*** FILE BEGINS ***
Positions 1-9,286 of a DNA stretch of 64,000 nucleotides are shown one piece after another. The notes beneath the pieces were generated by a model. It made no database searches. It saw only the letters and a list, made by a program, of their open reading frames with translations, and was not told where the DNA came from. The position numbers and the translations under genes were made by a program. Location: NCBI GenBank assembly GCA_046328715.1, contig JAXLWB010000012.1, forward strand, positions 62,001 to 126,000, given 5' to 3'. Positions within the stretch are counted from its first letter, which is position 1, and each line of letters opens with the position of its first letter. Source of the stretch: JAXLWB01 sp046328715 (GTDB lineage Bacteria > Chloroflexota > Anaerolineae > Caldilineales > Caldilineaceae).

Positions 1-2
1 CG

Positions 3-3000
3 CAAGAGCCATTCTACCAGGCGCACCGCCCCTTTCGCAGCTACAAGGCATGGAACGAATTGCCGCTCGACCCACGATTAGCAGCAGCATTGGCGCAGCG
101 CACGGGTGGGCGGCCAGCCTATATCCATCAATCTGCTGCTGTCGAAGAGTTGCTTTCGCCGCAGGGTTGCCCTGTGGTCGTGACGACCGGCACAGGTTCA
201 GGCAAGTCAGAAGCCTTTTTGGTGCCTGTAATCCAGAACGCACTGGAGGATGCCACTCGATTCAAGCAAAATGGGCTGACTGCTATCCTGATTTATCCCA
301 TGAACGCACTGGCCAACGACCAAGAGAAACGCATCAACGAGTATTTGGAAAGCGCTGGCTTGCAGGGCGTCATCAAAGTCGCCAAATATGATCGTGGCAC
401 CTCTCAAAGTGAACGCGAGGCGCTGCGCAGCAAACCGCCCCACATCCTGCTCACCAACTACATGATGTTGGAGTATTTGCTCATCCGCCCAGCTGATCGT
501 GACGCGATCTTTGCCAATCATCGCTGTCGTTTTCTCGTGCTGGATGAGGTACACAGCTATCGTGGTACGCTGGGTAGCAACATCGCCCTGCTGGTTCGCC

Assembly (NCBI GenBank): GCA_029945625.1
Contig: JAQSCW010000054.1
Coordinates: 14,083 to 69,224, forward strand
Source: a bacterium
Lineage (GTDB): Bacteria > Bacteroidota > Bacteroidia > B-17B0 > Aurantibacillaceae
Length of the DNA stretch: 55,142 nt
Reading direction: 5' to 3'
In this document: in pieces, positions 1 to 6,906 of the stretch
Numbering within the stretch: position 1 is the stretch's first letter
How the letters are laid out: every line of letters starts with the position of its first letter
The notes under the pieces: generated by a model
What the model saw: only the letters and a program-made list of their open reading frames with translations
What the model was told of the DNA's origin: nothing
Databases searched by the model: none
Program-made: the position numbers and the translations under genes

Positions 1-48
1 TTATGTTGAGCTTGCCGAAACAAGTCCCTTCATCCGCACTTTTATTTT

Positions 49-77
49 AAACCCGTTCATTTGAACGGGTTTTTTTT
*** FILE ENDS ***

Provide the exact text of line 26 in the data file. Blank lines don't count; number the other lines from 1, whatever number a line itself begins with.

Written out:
Positions 1-48